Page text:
Coba (Spanish: Cobá) is an ancient Mayan city on the Yucatán Peninsula, located in the Mexican state of Quintana Roo. The site is the nexus of the largest network of stone causeways of the ancient Mayan world, and it contains many engraved and sculpted stelae that document ceremonial life and important events of the Late Classic Period (AD 600–900) of Mesoamerican civilization. The adjacent modern village bearing the same name, reported a population of 1,278 inhabitants in the 2010 Mexican federal census.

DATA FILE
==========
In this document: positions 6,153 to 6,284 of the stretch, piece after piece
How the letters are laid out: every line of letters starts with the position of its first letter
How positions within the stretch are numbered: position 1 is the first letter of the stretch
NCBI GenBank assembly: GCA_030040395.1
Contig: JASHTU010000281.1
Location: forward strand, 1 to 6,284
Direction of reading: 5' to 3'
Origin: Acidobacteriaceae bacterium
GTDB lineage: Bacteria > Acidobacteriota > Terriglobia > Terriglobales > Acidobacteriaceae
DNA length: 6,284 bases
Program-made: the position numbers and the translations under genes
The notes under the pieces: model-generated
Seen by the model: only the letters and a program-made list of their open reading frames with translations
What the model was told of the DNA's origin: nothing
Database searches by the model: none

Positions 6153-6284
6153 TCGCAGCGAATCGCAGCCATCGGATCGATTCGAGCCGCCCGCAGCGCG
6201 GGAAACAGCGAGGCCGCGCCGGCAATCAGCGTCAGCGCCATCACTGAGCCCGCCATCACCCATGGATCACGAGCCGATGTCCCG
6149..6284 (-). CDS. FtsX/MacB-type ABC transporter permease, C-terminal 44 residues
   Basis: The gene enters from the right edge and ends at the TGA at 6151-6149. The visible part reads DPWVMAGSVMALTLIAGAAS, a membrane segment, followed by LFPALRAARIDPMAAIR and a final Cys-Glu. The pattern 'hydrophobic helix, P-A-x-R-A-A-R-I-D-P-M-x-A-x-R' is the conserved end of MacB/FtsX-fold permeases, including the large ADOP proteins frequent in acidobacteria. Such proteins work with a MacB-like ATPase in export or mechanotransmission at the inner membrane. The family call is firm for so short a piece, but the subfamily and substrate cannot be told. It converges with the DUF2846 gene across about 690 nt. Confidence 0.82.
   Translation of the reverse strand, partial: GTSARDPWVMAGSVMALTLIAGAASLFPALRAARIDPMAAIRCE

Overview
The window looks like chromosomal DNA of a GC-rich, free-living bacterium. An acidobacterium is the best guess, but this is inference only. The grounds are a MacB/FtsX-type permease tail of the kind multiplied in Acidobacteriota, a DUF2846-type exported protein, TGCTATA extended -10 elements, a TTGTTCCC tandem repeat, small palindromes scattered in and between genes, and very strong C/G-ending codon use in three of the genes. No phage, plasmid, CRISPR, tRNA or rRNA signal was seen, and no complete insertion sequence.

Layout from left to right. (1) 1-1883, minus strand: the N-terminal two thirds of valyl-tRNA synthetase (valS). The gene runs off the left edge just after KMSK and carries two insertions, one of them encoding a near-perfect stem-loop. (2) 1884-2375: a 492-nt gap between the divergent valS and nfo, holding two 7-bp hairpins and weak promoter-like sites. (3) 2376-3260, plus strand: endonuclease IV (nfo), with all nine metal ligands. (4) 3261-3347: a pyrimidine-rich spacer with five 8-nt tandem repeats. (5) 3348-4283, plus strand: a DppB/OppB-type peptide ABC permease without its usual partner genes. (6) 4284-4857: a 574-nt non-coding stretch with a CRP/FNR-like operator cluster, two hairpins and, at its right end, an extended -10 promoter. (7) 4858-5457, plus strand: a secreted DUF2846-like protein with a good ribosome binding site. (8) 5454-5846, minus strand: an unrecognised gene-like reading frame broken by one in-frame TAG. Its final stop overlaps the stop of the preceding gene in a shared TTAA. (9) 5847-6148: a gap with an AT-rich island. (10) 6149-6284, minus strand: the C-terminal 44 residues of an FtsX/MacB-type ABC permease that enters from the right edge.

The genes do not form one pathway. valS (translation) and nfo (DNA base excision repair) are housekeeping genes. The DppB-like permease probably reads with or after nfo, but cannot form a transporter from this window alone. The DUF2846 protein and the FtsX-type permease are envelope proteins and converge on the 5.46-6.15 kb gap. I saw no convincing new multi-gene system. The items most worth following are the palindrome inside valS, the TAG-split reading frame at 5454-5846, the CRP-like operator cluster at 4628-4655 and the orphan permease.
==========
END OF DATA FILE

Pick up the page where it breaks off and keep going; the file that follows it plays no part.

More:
After 600 AD, the emergence of powerful city states of the Puuc culture and the emergence of Chichén Itzá altered the political spectrum in the Yucatán peninsula and began eroding the dominance of Coba. Beginning around 900 or 1000 AD, Coba must have begun a lengthy power struggle with Chichén Itzá, with the latter dominating at the end as it gained control of key cities such as Yaxuná. After 1000 AD, Coba lost much of its political weight among city states, although it maintained some symbolic and religious importance. This allowed it to maintain or recover some status, which is evidenced by the new buildings dating to the time 1200-1500 AD, now built in the typical Eastern coastal style. However, power centers and trading routes had moved to the coast, forcing cities like Coba into a secondary status, although somewhat more successful than its more ephemeral enemy Chichén Itzá. Coba was abandoned at the time the Spanish conquered the peninsula around 1550.